The career in personal training is a relatively new one. Sure, the ancient Greeks and other past civilizations had their athletic traditions, but they were mostly aimed towards keeping people fit for combat, not for personal reasons. Exercising for health and hiring fitness experts is a new practice less than 100 years old.

A typical personal trainer image that we have today, a person that works with clients in a gym, didn’t exist until the late 1900s. In general, fitness became popular through TV programs and celebrities who sparked the fitness movement. In the early days, no certificate was needed to become a personal trainer and to be recognized as a fitness professional. It was not until the 90s that the first certificate was created and that personal training became a sustainable job path. Today, we have many different certifications and excellent experts who do wonders for people’s fitness and health. However, in order to understand today’s importance of personal trainers and their role, we need to know the history of this career and where and how it all began.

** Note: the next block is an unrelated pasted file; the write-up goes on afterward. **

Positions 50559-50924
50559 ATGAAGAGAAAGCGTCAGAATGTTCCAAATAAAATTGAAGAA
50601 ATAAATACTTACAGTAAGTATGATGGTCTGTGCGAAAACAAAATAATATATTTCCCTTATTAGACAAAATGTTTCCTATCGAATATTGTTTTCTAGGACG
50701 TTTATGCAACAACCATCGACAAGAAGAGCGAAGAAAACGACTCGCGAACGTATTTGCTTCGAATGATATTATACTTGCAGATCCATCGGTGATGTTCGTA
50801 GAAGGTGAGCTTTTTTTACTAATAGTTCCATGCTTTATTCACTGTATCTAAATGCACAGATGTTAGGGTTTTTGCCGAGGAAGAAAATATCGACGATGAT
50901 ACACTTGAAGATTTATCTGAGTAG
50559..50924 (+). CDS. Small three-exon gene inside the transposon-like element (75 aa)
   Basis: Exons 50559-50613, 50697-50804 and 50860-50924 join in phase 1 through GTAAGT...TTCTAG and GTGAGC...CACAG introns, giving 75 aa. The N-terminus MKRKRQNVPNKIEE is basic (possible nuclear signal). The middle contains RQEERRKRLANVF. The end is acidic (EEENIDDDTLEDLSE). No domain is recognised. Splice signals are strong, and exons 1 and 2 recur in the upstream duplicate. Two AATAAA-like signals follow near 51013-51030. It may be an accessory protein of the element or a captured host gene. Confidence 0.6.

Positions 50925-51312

The History of Kaatsu Training

“Wrap a band around your bicep until it begins to go numb, then pump out 30 reps with a light weight… Trust me, the pump is worth it.”